FIG. 6 is a diagram showing perspective and front views of an exemplary mold with non-zero draft angle and modified geometry and a workpiece with substantially zero draft angle and target geometry obtained after cooling of the ejected workpiece, according to one embodiment. As shown therein, the mold's core 602 and cavity 604 may be designed, using FEA and/or other software for example, with non-zero draft angle(s) and/or distorted or otherwise modified geometry such that the molded workpiece 606', after cooling, assumes its target shape or configuration, as shown at 606. The molded workpiece may have a non-zero draft angle, as shown by the angled sides thereof, and the non-parallel outer surface 610' and the inner surface 612' of the sides of the molded workpiece. As shown, the FEA was conducted such that the resulting mold 602, 604, produces a workpiece that is initially distorted from its target shape or configuration but that, after cooling and/or ejection from the mold, assumes its target shape or a shape that is within designed tolerances, as shown at 606. In assuming its target shape or configuration as shown at 606, the workpiece may contract in such a manner as its sides, in the example shown in FIG. 6, assume a parallel configuration, which is the target, or desired shape for the workpiece. In its final configuration, the outer surface 610 of the sides of the workpiece may be parallel (or acceptably close to parallel) to the inner surfaces 612 thereof. This may require, for example, that the curved portions 614 at the base of the sides be molded to have a first shape, spline or radius of curvature that is different from a target second shape, spline or radius of curvature thereof such that the first shape, spline or radius of curvature becomes the target second shape, spline or radius of curvature upon cooling and/or ejection from the mold.
 According to one embodiment, at least a portion of the cooling process may be carried out within the mold 602, 604. Indeed, the core 602 of the mold may be controlled to be at a first temperature T1 and the cavity 604 of the mold may be configured to be at a second temperature T2 that is different from the first temperature T1. The temperature differential (T2-T1) may be controlled to achieve the desired cooling-induced shrinkage, warpage or geometry transformation, such that the end result is a workpiece having the designed, designed-for shape (prior to and/or after ejection of the workpiece from the mold). For example, the temperature T1 of the core 602 may be set at an exemplary 85 degrees Centigrade, whereas the temperature T2 of the cavity 604 may be set at an exemplary 60 degrees Centigrade, for a differential of 25 degrees Centigrade. In this example, this temperature differential is sufficient to bring the molded workpiece from its initial, just-molded distorted configuration to its final, target configuration after cooling. Other temperatures and differentials may be selected as needed.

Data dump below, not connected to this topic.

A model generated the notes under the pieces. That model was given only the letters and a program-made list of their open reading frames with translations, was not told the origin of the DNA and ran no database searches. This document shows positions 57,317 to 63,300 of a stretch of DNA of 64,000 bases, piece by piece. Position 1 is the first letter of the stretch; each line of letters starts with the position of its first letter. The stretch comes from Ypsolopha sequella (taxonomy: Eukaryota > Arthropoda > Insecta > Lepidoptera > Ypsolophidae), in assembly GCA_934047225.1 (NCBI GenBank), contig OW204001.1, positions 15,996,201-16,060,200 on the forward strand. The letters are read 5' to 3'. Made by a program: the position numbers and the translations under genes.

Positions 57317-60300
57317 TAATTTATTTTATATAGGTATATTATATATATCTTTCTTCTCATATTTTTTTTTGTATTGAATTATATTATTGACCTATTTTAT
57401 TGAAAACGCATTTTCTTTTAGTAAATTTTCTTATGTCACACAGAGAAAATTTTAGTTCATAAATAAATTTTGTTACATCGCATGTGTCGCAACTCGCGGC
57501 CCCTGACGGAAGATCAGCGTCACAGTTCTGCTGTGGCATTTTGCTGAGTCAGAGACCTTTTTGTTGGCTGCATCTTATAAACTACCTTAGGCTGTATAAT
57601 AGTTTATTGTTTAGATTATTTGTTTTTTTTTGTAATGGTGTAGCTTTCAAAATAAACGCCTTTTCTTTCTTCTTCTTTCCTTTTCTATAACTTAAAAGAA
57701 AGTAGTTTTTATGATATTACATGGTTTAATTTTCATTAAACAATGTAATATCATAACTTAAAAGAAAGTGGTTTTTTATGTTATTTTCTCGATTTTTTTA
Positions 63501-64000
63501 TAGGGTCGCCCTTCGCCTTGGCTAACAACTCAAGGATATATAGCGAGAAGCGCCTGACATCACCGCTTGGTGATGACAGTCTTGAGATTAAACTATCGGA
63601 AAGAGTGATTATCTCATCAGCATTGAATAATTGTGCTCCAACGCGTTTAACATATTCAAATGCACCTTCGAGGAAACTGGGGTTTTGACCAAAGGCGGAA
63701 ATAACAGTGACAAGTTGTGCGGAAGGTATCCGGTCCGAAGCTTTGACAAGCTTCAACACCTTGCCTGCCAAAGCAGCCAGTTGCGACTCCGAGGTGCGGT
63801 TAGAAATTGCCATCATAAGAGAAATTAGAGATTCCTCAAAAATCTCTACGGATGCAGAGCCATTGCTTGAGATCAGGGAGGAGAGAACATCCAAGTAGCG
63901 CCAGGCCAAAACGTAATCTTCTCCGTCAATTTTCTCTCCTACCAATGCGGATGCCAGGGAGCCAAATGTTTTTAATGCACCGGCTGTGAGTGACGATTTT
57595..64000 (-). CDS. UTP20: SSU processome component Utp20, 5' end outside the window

While certain embodiments of the disclosure have been described, these embodiments have been presented by way of example only, and are not intended to limit the scope of the disclosure. Indeed, the novel methods, devices and systems described herein may be embodied in a variety of other forms. Furthermore, various omissions, substitutions and changes in the form of the methods and systems described herein may be made without departing from the spirit of the disclosure. The accompanying claims and their equivalents are intended to cover such forms or modifications as would fall within the scope and spirit of the disclosure. For example, those skilled in the art will appreciate that in various embodiments, the actual physical and logical structures may differ from those shown in the figures. Depending on the embodiment, certain steps described in the example above may be removed, others may be added. Also, the features and attributes of the specific embodiments disclosed above may be combined in different ways to form additional embodiments, all of which fall within the scope of the present disclosure. Although the present disclosure provides certain preferred embodiments and applications, other embodiments that are apparent to those of ordinary skill in the art, including embodiments which do not provide all of the features and advantages set forth herein, are also within the scope of this disclosure.
Patent applications by Brian S. Nihei, Fountain Valley, CA US
Patent applications by Robert G. Fairchild, Tustin, CA US
Patent applications by Wally Szeremeta, Mission Viejo, CA US
Patent applications by WESTERN DIGITAL TECHNOLOGIES, INC.